Although the Lucksmiths' overall palette of styles resembles Sleepy Township's and the Cannanes' quite closely, this particular song is more polished than any of three bands' usual wont, Marty Donald's beatific lead vocal, Kimba Parker's breathy harmony and Richard Ogier-Herbert's spare piano combining for an effect like the Beautiful South convinced to forgo trenchant irony for just one song.The lyrics leap from solipsistic melancholy ("But for a while I'm fairly happy feeling hopeless") to earnest romantic yearning ("I know both of us are poor / But baby what are phone bills for?") and terminal awkwardness ("I say it like it's unrehearsed, / But I said it in the bathroom first") to the way our environment takes on our moods ("Past the pub where my parents met / Resigning ourselves to modern architecture"), but always return to "The boy most likely / And the girl most lovely", a pairing that, after a little too much time trying (and failing) to convince myself that "I don't think we ever met, but I called you up once to ask if you'd be in a student film I did, and you turned me down but I ended up casting one of your roommates" wasn't an obtrusively lame excuse for saying hello to Mira Sorvino, seems like a cogent point about how easily our judgments lapse, and we forget the difference between a symbol and its meaning.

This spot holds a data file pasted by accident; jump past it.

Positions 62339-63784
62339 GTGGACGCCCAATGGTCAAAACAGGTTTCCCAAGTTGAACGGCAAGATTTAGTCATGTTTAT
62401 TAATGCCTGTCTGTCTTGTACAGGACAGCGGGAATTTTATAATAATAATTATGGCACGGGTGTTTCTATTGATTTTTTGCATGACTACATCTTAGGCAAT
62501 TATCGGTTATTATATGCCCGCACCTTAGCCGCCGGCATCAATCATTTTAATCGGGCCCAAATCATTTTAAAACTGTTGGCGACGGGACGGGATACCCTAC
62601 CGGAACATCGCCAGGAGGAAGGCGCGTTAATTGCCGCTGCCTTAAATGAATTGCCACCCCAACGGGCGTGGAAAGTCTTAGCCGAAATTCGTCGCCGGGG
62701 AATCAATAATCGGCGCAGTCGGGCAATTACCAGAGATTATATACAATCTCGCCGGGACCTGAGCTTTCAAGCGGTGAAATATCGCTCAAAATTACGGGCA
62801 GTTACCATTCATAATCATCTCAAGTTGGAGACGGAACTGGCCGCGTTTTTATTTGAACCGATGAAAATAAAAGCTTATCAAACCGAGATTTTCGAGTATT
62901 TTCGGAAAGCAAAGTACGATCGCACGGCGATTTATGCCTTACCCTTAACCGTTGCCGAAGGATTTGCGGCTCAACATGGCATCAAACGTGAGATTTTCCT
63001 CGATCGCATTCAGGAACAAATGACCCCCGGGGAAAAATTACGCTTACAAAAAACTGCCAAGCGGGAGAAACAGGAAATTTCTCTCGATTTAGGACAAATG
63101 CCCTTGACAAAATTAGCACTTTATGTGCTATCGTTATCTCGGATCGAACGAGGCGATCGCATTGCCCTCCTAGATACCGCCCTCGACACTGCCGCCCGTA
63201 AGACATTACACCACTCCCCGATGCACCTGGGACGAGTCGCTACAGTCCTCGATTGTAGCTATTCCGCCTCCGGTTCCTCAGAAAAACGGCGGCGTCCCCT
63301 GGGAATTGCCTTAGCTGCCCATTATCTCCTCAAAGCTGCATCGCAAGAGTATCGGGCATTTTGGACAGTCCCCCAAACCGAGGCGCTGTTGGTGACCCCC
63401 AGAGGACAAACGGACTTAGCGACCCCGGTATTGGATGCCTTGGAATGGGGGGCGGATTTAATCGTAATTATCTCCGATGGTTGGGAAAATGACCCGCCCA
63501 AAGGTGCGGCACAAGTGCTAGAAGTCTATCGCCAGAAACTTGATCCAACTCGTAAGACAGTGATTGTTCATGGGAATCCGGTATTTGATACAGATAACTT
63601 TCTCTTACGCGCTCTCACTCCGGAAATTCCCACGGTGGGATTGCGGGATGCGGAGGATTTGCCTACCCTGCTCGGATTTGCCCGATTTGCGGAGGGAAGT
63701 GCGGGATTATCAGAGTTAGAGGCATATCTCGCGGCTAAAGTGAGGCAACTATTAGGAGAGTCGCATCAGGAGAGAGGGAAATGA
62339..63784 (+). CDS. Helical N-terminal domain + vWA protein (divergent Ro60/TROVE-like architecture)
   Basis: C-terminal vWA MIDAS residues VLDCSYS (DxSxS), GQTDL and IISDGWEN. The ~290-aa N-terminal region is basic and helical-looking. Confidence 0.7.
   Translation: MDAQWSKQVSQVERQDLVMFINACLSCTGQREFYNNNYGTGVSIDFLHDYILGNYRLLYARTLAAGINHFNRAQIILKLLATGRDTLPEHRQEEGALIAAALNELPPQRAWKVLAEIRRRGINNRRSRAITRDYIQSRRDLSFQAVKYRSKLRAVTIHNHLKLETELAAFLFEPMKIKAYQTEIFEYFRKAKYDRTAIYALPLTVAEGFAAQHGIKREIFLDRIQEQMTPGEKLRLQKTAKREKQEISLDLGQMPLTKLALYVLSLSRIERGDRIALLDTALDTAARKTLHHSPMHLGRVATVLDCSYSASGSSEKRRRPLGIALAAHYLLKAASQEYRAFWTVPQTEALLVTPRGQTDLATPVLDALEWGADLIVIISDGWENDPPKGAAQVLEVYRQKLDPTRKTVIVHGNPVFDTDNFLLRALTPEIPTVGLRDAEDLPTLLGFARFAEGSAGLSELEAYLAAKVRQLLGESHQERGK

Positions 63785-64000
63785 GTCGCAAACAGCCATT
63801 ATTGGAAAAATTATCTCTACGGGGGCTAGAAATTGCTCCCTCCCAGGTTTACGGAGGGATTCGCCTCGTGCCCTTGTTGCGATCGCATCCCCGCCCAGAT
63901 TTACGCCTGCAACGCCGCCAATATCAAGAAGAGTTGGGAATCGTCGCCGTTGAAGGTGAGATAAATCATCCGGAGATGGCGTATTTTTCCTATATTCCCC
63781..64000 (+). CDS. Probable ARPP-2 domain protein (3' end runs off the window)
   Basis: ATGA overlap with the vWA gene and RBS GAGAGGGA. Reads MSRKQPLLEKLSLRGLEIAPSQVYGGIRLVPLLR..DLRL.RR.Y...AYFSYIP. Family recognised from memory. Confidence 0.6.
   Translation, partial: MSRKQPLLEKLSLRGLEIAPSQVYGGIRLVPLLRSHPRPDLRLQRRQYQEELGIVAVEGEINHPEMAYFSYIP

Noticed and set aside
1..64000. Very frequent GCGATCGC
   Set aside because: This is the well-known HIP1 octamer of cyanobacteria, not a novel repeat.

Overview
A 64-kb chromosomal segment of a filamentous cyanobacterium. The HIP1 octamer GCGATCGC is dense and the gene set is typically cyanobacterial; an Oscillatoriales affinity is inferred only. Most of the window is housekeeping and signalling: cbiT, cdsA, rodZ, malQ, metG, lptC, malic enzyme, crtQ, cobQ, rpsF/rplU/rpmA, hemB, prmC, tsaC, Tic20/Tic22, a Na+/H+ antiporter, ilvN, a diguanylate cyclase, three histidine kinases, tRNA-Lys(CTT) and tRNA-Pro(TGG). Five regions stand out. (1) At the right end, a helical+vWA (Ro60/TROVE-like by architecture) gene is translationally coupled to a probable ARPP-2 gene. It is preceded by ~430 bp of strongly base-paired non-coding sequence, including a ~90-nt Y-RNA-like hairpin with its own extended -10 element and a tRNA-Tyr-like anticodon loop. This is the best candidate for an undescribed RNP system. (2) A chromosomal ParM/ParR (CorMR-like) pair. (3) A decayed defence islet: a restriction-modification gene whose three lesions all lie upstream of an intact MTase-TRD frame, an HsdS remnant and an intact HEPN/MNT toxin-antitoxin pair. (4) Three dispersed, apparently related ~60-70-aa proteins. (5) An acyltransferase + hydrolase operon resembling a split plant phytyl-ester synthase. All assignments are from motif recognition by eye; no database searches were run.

The rest of the disc sounds surprisingly coherent, gives its patchwork origin, more like the band made the whole record and then sliced it up than the reverse. "Pin Cushion" has some very nice, soft, Simon and Garfunkel-ish harmonies. "Edward, Sandwich Hand" has the cadences of a calmer version of the Violent Femmes' "Blister in the Sun", and reads like Paul Weller with a slightly more pronounced weakness for wordplay.

"Abdication" reads like Billy Bragg and sounds like Nick Drake. "The Art of Cooking for Two", shuffling and compassionate, crosses the Field Mice with Fairground Attraction. Bassist Mark Monnone's "Don't Come With Me" is light and jazzy, but the strange "A Great Parker", with Kimba Parker singing backup and playing accordion (the song title is ostensibly a small-consolation compliment about a girl's driving skills, but for all I know Kimba is the subject), is slow and a bit uncentered. The handclaps and tambourine twitches of "Southernmost", the second single's title track, seem paralyzed, like the song wants to be giddy power pop but has only enough energy for half the pace it needs, but "Beer Nut" picks up speed, insouciance and a small pub choir, and ends up sounding more like the Wonder Stuff. And "Paper Planes", the closing track, kind of trails off, hardly a rousing conclusion, but rousing conclusions are mirages that lure us away from sustainable states, from ways of living that don't require constant infusions of invented beginnings and ends to simulate a comfortable rhythm." Glenn McDonald, War Against Silence